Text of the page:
Each year Lee Whitfield (@lee_whitfield) creates and runs the Forensic 4:cast Awards. This is a great community event created by the community for the community to recognize individuals and organizations that are doing incredible work for digital forensics.
One of the best parts about 4:cast nominations is you can submit as many nominations as you like for each category. Voting is stressful because you are limited to one vote per category and one ballot per individual. But for nominations, nominate ‘em all! There is even a new category for mentor of the year.
As we did last year , Magnet Forensics, is providing the opportunity for some of us to share our personal recommendations for nominations. I tried not to nominate the same people in the same categories as last year, so please check out my nominations from last year as they are each equally deserving this year. This is an incredible opportunity to share my personal nominations and not Magnet Forensics’.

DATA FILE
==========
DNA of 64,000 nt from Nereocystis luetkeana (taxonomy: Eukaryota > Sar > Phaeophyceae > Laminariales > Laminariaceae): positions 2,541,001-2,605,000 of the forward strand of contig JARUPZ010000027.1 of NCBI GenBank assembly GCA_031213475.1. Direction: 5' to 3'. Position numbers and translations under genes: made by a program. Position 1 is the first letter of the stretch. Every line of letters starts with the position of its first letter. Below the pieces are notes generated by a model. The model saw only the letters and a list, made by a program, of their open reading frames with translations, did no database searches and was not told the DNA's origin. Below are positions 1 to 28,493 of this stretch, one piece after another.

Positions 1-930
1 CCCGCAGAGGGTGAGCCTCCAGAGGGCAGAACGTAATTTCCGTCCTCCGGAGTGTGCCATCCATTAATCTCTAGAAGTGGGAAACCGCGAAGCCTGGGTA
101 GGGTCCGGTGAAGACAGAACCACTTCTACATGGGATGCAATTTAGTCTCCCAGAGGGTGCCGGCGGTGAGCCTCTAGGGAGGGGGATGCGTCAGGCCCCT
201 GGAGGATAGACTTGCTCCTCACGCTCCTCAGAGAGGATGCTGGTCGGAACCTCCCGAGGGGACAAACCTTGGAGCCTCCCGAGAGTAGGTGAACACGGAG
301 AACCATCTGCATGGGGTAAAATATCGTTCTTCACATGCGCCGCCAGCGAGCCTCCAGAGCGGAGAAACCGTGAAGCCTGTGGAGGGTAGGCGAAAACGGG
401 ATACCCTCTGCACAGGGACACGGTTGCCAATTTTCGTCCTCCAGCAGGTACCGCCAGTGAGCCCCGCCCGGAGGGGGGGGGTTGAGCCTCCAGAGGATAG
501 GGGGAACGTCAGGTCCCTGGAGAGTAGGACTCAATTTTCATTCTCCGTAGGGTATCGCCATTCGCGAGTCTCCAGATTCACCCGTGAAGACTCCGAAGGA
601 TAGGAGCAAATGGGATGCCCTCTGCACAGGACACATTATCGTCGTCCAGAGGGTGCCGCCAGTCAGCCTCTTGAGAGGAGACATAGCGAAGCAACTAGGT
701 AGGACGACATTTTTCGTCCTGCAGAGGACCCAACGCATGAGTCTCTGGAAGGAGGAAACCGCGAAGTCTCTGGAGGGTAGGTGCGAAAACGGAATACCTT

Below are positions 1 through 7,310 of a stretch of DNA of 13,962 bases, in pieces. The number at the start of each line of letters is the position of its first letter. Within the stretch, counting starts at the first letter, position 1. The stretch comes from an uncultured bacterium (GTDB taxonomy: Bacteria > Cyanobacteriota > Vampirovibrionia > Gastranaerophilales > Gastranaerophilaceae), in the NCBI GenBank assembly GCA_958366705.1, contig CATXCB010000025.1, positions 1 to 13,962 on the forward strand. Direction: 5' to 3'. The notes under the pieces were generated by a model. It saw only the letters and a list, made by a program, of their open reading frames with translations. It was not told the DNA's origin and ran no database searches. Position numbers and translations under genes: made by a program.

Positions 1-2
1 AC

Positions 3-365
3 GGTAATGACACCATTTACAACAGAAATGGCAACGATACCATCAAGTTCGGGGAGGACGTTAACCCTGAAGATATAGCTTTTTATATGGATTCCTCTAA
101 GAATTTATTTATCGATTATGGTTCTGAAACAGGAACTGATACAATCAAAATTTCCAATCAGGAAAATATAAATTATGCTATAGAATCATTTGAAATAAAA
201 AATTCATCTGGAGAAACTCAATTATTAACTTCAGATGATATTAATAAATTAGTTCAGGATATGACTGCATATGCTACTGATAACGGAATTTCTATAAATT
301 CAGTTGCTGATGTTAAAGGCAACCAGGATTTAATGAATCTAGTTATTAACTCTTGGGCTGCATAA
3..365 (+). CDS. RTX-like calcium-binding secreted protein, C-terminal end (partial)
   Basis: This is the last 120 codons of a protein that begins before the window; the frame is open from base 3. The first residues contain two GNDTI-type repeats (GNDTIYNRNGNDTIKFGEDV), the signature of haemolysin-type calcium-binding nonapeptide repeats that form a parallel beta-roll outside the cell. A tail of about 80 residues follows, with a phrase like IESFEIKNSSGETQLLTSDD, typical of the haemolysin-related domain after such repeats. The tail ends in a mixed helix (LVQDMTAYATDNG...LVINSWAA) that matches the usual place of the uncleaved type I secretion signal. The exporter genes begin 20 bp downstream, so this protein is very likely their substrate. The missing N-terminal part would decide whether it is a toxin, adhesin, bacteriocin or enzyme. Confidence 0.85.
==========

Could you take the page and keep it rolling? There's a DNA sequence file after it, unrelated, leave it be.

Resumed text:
I love this opportunity because I get to share and highlight some of my favorite contributions and contributors to DFIR from 2019. I hope that sharing some of the people I am nominating will inspire some of you to nominate as well or at least introduce you to some awesome DFIR projects and contributions from 2019.
One of the most important things to note is that these nominations are for work done in 2019. This means there are some really cool projects that will have to wait till the 2020 nominations next year like Alexis Brignoni’s ALEAPP, Ian Whiffen’s EPOCH tool, checkm8 integration, and Apple Notes blogs from ciofeca forensics. These are on my list for next year!